Academics

The EEB major is designed to provide students with core disciplinary training while giving them the flexibility of interdisciplinary electives to meet their academic goals. Experiential learning through field trips is a hallmark of our program, allowing students to study the major terrestrial and aquatic ecosystems of an ecoregion.

Learning Outcomes

All students will demonstrate

  • A mastery of the required coursework
  • An understanding of the central issues and current research in the discipline
  • Breadth and depth of knowledge in the discipline
  • An ability to publish research results in peer-reviewed journals
  • An awareness of the societal and ethical issues surrounding the discipline

Curriculum Requirements

Master of Science (MS)

Degree requirements: 30 credits | Time-to-degree: 3 years or less

  • Conceptual Foundations in Ecology and Evolutionary Biology (EEB 511) - 4 credits
  • Field Trip (EEB 585A/B) or Organization for Tropical Studies course - 2 credits
  • 'Ecology' or 'evolutionary biology' course - 3 credits
  • Seminar (EEB 698) - 1 credit
  • Statistics/quantitative methods course - 3 credits
  • Research - 10 credits
  • Elective courses/additional research - 7 credits

Doctor of Philosophy (PhD)

Degree requirements: 72 credits | Time-to-degree: 5 years or less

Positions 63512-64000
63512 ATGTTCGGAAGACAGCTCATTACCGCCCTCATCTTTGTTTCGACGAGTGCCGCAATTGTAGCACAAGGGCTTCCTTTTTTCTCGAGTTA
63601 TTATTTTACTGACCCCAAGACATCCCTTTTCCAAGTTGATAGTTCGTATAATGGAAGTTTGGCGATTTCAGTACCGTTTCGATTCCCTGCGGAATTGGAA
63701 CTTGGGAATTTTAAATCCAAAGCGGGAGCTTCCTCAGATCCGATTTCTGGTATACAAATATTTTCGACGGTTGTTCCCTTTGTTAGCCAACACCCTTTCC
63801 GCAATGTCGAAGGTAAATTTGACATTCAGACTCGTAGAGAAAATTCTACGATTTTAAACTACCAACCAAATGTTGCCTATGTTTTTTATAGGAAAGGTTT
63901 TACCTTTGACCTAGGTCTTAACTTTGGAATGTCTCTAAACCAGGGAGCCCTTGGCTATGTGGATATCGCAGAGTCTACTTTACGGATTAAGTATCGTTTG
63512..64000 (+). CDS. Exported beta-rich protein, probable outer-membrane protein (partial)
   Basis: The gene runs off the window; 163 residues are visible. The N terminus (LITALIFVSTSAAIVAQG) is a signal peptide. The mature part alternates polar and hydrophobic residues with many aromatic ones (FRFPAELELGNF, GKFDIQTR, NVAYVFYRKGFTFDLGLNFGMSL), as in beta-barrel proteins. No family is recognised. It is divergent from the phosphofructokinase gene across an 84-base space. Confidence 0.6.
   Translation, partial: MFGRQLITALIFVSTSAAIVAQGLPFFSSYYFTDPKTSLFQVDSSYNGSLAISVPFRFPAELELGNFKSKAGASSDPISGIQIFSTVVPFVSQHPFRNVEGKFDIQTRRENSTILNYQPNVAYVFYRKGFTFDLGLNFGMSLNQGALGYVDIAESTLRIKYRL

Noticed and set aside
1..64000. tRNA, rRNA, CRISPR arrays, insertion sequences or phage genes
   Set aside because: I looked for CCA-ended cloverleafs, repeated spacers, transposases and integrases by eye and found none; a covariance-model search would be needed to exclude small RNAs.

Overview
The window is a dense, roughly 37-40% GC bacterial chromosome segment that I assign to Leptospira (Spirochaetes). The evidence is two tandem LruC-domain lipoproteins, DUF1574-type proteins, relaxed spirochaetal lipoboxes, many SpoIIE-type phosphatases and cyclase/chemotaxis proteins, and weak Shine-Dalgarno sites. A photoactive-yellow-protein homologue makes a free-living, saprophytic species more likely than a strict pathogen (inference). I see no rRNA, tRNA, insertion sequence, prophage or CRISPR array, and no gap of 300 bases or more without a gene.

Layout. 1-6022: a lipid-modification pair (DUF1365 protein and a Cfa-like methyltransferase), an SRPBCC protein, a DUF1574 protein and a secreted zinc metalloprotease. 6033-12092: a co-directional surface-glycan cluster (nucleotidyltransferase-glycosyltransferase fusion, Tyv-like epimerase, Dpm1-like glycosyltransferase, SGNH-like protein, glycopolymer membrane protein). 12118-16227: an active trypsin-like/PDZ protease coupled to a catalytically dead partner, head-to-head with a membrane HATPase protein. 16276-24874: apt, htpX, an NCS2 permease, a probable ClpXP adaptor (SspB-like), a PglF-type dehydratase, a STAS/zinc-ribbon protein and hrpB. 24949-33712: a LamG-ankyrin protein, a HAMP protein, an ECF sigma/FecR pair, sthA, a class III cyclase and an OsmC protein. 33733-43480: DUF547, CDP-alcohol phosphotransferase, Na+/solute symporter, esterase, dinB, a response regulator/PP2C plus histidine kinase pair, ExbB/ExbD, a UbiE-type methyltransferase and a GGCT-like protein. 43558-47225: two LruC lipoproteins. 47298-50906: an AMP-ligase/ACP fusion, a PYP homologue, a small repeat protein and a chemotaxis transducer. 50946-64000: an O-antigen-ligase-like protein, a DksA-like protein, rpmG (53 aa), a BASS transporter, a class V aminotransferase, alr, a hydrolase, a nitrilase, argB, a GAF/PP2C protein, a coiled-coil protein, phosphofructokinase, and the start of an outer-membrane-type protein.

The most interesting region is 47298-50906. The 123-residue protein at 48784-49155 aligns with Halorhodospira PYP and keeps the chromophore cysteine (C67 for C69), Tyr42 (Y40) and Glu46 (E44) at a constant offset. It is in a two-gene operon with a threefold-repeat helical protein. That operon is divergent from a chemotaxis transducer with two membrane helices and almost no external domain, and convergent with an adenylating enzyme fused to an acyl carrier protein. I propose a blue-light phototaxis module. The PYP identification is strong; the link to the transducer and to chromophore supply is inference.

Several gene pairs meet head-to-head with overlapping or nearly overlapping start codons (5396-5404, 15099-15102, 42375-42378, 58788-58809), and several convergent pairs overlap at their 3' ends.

• Conceptual Foundations in Ecology and Evolutionary Biology (EEB 511) - 4 credits
  • 'Ecology' and 'evolutionary biology' courses (6 credits)
  • Field Trip (EEB 585A/B) or Organization for Tropical Studies course - 2 credits
  • Seminar (EEB 698) - 2 credits
  • Statistics/quantitative methods course (3 credits)
  • Research - variable credits*
  • Elective courses/additional research (credits as needed)

*No established minimum; at discretion of POS Committee and student.

Approved 'Ecology' and 'Evolutionary Biology' Courses

Ecology

  • Advanced Community Ecology (EEOB 585)
  • Advanced Ecosystem Ecology (EEOB 584)
  • Behavioral Ecology (A ECL 551)
  • Conservation Biology (EEOB 531)
  • Evolutionary and Ecological Genomics (EEOB 561)
  • Functional Ecology (EEOB 576)
  • Insect Ecology (ENT 571)
  • Microbial Ecology (EEOB 587)
  • Population Ecology (EEOB 589)
  • Restoration Ecology (EEOB 535)
  • Wetland Ecology (EEOB 564)

Evolutionary Biology

  • Advanced Animal Behavior (EEOB 507)
  • Advanced Systematics (EEOB 568)
  • Agrostology (EEOB 553)
  • Biogeography (EEOB 569)
  • Empirical Population Genetics (EEOB 567)
  • Evolutionary and Ecological Genomics (EEOB 561)
  • Evolutionary Genetics (EEOB 562)
  • Life History and Reproductive Strategies (EEOB 514)
  • Molecular Evolution (EEOB 566)
  • Molecular Phylogenetics (EEOB 563)

MS students may also use the following courses to meet the 'ecology' or 'evolutionary biology' requirement:

  • Foundations of Theoretical Ecology and Evolution (EEOB 578)
  • Morphometric Analysis (EEOB 565)
  • Systematic Entomology (ENT 576)

Seminar

Spring 2017

EEB 698, Section 2 (Reference #7861010). Bob Klaver will lead a 1-credit seminar reading and discussing Jim Estes’ book Serendipity.